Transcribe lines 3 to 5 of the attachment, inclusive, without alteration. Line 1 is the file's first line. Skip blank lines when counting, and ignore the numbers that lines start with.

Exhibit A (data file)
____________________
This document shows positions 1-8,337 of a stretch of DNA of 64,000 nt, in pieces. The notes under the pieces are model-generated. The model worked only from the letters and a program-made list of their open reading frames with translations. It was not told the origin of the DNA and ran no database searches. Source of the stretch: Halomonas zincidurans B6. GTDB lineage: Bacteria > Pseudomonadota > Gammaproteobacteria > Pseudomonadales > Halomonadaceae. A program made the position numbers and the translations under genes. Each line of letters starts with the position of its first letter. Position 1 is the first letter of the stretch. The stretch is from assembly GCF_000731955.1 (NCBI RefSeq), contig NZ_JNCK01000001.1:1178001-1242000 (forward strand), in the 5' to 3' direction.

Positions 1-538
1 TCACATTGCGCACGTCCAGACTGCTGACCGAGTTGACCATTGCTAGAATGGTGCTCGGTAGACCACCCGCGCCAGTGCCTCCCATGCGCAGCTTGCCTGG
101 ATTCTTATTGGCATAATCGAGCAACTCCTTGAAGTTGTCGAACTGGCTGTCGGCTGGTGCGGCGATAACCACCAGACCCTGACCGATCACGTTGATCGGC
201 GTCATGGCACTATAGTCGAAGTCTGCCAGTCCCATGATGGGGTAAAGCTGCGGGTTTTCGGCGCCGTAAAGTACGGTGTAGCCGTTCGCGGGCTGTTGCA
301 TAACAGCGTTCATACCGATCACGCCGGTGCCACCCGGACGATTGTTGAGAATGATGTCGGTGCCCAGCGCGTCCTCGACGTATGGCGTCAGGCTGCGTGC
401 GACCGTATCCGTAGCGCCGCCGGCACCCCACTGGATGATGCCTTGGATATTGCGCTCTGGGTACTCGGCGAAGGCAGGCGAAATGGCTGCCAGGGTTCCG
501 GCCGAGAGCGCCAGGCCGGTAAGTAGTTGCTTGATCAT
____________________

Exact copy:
1 TCACATTGCGCACGTCCAGACTGCTGACCGAGTTGACCATTGCTAGAATGGTGCTCGGTAGACCACCCGCGCCAGTGCCTCCCATGCGCAGCTTGCCTGG
101 ATTCTTATTGGCATAATCGAGCAACTCCTTGAAGTTGTCGAACTGGCTGTCGGCTGGTGCGGCGATAACCACCAGACCCTGACCGATCACGTTGATCGGC
201 GTCATGGCACTATAGTCGAAGTCTGCCAGTCCCATGATGGGGTAAAGCTGCGGGTTTTCGGCGCCGTAAAGTACGGTGTAGCCGTTCGCGGGCTGTTGCA